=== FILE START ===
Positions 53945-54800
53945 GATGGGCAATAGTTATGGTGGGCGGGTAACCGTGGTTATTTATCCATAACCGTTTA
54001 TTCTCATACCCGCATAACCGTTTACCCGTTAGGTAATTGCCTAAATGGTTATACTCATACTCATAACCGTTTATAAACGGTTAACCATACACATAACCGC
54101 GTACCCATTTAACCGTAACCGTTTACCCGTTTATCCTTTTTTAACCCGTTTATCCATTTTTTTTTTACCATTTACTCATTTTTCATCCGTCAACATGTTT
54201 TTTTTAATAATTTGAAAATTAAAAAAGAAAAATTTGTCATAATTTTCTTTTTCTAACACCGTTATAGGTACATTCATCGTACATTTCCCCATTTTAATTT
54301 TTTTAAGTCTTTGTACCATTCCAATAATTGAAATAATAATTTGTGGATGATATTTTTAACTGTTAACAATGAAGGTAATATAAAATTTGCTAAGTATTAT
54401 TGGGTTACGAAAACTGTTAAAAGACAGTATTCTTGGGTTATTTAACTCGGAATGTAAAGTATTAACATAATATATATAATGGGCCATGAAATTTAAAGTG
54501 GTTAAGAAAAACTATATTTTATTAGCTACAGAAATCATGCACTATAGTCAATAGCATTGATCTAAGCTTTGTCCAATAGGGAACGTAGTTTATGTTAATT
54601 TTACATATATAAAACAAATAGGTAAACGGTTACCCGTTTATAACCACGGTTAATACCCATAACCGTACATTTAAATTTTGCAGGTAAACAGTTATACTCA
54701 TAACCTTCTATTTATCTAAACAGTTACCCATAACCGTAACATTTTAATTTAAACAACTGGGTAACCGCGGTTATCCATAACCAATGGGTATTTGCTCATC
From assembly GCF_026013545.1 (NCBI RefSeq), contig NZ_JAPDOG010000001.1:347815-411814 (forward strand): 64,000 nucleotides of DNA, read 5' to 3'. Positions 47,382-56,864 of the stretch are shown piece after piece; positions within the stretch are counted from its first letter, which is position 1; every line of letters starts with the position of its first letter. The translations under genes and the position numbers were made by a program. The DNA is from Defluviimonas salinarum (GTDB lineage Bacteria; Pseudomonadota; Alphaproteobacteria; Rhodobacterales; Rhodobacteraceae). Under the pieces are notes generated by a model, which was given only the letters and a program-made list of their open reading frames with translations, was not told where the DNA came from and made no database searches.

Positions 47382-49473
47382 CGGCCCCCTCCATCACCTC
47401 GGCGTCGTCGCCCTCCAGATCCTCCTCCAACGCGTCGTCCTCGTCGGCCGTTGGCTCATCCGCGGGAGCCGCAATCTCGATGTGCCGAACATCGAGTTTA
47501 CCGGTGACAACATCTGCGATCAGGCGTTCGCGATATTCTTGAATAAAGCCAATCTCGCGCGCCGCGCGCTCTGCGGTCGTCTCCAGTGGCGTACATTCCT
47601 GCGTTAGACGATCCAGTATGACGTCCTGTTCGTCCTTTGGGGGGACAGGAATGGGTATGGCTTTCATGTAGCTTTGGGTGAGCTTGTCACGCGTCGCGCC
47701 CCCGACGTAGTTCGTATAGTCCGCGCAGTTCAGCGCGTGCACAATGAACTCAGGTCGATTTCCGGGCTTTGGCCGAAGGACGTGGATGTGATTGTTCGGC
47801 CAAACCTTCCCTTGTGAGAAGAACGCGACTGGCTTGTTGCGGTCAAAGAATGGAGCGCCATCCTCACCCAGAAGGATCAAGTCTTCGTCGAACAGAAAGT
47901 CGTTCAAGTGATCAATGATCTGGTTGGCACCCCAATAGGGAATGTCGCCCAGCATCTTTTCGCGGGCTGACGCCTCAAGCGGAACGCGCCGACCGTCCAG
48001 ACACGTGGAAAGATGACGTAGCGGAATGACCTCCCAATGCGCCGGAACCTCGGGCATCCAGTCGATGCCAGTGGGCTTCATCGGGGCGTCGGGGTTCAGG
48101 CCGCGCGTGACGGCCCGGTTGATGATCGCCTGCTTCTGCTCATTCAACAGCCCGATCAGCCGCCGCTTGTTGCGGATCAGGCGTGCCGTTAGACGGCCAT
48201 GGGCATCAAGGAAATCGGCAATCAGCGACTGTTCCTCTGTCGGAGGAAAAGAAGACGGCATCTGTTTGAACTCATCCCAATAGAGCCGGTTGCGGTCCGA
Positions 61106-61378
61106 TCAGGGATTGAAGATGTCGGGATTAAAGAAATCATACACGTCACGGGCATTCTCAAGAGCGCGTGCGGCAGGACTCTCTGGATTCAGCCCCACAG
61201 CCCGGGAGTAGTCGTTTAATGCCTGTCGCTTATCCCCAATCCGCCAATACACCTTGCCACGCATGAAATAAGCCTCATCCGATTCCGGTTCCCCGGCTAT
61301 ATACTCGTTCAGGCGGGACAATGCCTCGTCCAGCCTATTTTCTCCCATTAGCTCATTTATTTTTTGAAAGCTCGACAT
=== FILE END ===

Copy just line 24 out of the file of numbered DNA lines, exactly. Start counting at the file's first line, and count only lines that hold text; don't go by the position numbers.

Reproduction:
61106 TCAGGGATTGAAGATGTCGGGATTAAAGAAATCATACACGTCACGGGCATTCTCAAGAGCGCGTGCGGCAGGACTCTCTGGATTCAGCCCCACAG